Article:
Section: Scientific Foundations
Modeling of Multiphase Media
Conventional models of twophase mixtures having several velocities present under the form of partial differential systems with six equations: two mass, two momentum and two energy equations. These models are not hyperbolic and are consequently ill posed. It means that initial data and boundary conditions do not fully determine the solution at the next instant. In other words, wave propagation may have no physical sense, as the square sound speed may become negative.
This issue has been understood by [55] and subtle remedy was given by [26] . They proposed an extended model with seven equations. The extra differential equation replaced the pressure equilibrium assumption in the mixture. Thanks to this new equation, the model was correctly posed, unconditionnaly hyperbolic.
This model had little diffusion as it was presented in the context of a specific problem of detonation physics. Also, the model was difficult to solve at the numerical level, in particular with modern algorithms based on the Riemann problem solution. In [50] we developed the first Godunov type method for this model and derived accurate approximation formulas for the nonconservative terms. Moreover, a specific relaxation method was built in order to solve these equations in the presence of stiff relaxation terms. This issue was particularly important as,

this model was involving two pressure and two velocities,

at an interface the jump condition corresponds to continuous normal velocities and continuous pressures,

in order to fulfill this condition it was necessary to relax the two pressures and velocities to unique equilibrium variables.
Such an issue was reached by using specific relaxation solvers, with infinite relaxation parameters like in [3] . With this solver, the model was able to solve interface problems (air/water for example) and multiphase mixtures with two velocities. Important applications of fundamental and applied physics were possible to solve. Financial supports from DGA and CEA helped us to pursue the investigations.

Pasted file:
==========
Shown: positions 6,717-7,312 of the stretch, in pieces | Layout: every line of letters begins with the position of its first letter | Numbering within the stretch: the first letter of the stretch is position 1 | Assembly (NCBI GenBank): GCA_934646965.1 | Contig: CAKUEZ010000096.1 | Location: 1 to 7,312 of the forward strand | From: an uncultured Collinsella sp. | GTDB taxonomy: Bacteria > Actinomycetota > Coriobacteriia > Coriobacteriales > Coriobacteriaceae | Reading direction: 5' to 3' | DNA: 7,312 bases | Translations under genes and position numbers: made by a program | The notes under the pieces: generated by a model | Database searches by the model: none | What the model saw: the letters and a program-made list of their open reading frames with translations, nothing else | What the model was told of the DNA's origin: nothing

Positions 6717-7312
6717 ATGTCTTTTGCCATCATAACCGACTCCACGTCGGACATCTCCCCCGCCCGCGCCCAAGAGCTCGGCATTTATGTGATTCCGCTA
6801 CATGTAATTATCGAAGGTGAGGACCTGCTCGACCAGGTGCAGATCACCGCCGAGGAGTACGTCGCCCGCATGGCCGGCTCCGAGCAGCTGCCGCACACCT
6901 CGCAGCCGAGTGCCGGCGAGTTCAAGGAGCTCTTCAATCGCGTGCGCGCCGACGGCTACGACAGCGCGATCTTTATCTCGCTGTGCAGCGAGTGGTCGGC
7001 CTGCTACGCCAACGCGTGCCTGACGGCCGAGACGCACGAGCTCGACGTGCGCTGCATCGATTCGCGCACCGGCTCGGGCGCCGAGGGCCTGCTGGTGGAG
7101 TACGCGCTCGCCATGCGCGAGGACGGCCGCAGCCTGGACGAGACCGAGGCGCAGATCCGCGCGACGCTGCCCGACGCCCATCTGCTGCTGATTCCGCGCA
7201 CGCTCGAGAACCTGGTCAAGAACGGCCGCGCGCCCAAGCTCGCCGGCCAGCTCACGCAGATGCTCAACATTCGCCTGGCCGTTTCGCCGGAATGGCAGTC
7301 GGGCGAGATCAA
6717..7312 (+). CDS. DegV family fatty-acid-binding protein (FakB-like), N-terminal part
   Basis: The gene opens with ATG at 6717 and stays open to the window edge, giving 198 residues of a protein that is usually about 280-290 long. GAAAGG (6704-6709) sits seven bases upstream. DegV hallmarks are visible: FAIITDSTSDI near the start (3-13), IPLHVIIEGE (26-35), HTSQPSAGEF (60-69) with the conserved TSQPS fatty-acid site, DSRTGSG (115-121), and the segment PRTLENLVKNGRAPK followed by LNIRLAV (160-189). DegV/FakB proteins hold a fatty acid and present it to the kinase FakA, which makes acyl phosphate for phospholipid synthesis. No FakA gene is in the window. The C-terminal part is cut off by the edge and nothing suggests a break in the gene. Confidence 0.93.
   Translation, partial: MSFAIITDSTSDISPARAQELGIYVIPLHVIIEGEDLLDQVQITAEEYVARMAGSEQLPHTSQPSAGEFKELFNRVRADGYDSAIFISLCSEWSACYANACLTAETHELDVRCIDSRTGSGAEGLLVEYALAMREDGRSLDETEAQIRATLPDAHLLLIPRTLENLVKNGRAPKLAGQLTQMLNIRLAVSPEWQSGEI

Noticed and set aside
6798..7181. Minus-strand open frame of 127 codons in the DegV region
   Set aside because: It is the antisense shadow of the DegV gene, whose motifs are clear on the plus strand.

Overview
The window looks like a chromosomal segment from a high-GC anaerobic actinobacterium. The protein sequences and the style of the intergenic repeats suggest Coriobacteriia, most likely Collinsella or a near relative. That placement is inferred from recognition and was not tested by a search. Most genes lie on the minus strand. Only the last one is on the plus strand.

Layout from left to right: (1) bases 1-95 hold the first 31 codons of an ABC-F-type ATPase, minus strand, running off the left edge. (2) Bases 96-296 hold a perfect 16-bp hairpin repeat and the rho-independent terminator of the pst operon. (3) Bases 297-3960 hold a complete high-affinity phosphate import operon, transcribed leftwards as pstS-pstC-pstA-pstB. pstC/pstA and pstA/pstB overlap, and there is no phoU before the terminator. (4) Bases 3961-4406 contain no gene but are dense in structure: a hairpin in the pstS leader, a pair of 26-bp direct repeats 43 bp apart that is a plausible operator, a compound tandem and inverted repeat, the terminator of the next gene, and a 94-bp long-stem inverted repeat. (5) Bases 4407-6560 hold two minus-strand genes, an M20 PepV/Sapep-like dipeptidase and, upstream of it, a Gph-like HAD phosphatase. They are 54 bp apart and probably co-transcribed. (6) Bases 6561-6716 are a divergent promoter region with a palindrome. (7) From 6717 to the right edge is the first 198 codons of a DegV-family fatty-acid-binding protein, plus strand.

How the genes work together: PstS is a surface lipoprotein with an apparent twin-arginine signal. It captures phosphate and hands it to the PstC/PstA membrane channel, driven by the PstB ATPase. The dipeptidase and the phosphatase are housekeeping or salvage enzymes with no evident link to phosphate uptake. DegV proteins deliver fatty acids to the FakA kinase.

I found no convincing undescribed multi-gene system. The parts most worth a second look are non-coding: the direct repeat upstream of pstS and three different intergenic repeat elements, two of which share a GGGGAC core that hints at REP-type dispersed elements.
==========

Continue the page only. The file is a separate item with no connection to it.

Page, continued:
Denoting p_{r} = p_{1}p_{2} , u_{r} = u_{1}u_{2} , the twophase flow model presents under the form (1 ) :
Only the equations for phase 1 are written, since those of phase 2 are symmetric. General closure relations for this system need the determination of :

the interface velocity u_{I} and pressure p_{I} that respectively represent the velocity and pressure that exert at the boundary of a cloud of bubbles or dropplets,

the average interface velocity u_{I}^{'} and pressure p_{I}^{'} that exert in the bulk of a twophase control volume,

the relaxation parameters and that control the rate at which velocities and pressures relax to mechanical equilibrium respectively.
These relations were unknown, either estimated in limit cases only, or determined by experimental means. In order to determine these closure relations a new homogenization method has been built in [1] .
This new averaging method considers the mixture at the discrete level, with a stencil composed of three computational cells. In each cell, at each cell boundary and at each internal boundary separating the phases, the Riemann problem of the pure fluid equations (RP) is solved. The RP solution provides all local interfacial information. These RP solutions are then averaged in the computational cell as done originally with the first version of the Godunov method, derived originally for the Euler equations. In our context, extra difficulties appear, due to the presence of internal material interfaces, material discontinuities at cell boundaries and variable subvolumes, due to the phase presence in the cells. But the philosophy was the same as with the Godunov method : we are dealing with average RP solutions and not with discretized partial differential equations.
The resulting system of this averaging procedure is a quite complicated discrete system in algebraic form. It corresponds to the result of the Discrete Equations Method (DEM). The closure relations for the various interface variables have been obtained by reaching the continuous limit of these discrete equations [7] , [27] that provide information easier to interprete than discrete formulas.
With this strong modeling foundations, it was possible to consider problems with extended physics : turbulence, phase transition, ions and electrons in plasma mixtures, granular materials, chemical reactions, continuum media with elasticplastic effects. An example is shown in the Figures 2 3 .
Most of these extensions are done with the help of the Hamilton principle of least action [54] , [2] to develop appropriate single phase material models that are then coupled with the DEM to form a multiphase flow model.